Sexual dysfunction (SD) is pervasive and underreported, and its effects on quality of life are underestimated. Due in part to its bidirectional relationship with depression, SD can be difficult to diagnose; it is also a common side effect of many antidepressants, leading to treatment noncompliance. While physicians often count on patients to spontaneously report SD, treatment is optimized when the clinician instead performs a thorough assessment of sexual functioning before and during drug therapy using a standardized questionnaire such as the Arizona Sexual Experiences Scale (ASEX). Separating the effects of the disorder from those of medications is challenging; we present a concise, evidence-based schematic to assist physicians in minimizing treatment-emergent sexual dysfunction (TESD) while treating depression. Vascular, hormonal, neurogenic, and pharmacological factors should be considered when a patient presents with SD. We also recommend that physicians obtain patient information about baseline and historical sexual functioning before prescribing a drug that may lead to SD and follow up accordingly. When the goal is to treat depression while attenuating the risk of sexual symptoms, physicians may wish to consider agomelatine, bupropion, desvenlafaxine, moclobemide, trazodone, vilazodone, and vortioxetine.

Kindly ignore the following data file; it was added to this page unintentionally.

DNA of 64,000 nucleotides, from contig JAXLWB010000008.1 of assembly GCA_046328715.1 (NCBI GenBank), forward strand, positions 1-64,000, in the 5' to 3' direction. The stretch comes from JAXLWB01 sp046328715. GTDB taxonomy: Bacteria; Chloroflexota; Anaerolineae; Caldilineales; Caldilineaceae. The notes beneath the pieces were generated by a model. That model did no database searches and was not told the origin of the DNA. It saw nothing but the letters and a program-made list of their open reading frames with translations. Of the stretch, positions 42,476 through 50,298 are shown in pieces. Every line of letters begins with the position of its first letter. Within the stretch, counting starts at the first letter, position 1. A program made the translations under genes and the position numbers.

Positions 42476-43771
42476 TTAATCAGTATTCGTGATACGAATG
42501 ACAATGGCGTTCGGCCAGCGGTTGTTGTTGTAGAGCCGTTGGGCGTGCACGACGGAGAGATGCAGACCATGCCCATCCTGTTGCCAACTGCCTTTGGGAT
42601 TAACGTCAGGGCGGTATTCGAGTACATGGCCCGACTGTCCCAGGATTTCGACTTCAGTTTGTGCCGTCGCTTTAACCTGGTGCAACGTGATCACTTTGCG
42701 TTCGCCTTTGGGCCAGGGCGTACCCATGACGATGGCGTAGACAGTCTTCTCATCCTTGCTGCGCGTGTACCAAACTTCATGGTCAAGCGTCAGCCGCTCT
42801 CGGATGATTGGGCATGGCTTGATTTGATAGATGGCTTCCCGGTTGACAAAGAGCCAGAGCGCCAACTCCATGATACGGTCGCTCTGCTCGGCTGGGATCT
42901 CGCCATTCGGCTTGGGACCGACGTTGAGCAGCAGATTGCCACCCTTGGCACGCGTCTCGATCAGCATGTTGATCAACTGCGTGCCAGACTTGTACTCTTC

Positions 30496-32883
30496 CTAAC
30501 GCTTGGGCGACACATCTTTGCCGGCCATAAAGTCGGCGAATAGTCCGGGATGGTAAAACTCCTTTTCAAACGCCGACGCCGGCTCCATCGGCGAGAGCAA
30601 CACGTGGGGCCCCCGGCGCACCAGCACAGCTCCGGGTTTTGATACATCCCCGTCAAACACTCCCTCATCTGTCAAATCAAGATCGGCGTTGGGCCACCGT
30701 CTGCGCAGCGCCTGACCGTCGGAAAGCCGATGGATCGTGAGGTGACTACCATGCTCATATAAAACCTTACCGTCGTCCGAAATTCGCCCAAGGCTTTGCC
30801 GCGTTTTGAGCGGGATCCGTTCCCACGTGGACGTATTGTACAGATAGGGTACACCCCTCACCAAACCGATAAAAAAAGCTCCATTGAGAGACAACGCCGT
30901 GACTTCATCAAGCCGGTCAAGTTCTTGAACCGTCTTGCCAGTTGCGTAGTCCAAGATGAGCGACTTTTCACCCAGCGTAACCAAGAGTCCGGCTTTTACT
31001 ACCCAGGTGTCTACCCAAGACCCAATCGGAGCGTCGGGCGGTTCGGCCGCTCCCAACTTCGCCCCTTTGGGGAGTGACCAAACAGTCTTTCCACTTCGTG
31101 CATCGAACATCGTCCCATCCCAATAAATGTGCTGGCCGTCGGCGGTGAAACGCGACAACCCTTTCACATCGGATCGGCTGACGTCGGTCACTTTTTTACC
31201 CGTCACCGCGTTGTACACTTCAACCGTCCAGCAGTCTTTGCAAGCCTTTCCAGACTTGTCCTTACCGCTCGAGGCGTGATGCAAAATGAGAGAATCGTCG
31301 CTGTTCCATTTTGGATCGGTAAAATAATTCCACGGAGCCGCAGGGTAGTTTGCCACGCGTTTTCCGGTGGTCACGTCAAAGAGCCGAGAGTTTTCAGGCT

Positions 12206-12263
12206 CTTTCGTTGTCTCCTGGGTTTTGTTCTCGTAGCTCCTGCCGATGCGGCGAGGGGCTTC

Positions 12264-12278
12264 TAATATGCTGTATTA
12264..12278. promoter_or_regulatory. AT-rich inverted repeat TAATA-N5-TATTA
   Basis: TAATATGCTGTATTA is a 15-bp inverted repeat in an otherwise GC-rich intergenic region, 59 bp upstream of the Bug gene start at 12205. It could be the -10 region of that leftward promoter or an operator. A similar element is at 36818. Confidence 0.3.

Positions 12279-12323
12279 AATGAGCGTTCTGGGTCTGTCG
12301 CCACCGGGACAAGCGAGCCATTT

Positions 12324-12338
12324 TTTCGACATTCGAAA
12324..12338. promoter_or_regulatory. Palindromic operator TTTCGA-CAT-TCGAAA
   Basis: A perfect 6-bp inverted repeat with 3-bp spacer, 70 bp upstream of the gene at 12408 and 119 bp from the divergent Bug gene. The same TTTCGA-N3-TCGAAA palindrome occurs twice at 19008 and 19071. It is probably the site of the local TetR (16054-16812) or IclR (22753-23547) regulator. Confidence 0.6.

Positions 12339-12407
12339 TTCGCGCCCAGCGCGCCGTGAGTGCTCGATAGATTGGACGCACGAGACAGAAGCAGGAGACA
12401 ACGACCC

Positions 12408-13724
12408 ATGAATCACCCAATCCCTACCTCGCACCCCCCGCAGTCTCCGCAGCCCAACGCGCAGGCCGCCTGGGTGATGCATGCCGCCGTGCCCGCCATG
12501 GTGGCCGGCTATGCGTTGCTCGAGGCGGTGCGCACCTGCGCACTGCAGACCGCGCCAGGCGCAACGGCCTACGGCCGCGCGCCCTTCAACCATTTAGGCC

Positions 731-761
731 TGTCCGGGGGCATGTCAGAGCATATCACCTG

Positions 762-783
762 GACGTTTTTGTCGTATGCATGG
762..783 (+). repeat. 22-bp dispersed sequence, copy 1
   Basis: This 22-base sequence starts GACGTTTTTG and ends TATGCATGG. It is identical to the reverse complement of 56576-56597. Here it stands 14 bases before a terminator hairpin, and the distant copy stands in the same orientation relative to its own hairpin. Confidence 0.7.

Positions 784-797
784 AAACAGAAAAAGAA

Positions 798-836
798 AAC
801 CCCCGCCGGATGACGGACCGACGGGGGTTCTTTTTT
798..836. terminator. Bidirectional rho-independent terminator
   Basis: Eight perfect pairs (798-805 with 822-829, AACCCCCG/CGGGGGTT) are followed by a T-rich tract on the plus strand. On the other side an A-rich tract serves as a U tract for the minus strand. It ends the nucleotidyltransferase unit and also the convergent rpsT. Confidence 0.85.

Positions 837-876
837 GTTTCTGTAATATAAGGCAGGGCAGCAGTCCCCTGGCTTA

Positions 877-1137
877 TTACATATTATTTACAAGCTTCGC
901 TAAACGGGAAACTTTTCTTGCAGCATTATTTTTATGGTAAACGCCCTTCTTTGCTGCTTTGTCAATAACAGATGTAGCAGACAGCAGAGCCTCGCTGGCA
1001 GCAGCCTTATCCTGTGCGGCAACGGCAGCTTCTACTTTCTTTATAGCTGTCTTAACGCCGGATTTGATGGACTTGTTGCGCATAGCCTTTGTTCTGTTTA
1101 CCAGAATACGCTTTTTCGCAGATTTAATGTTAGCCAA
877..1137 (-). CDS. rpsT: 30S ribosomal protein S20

Keywords: antidepressants; depression; sexual dysfunction.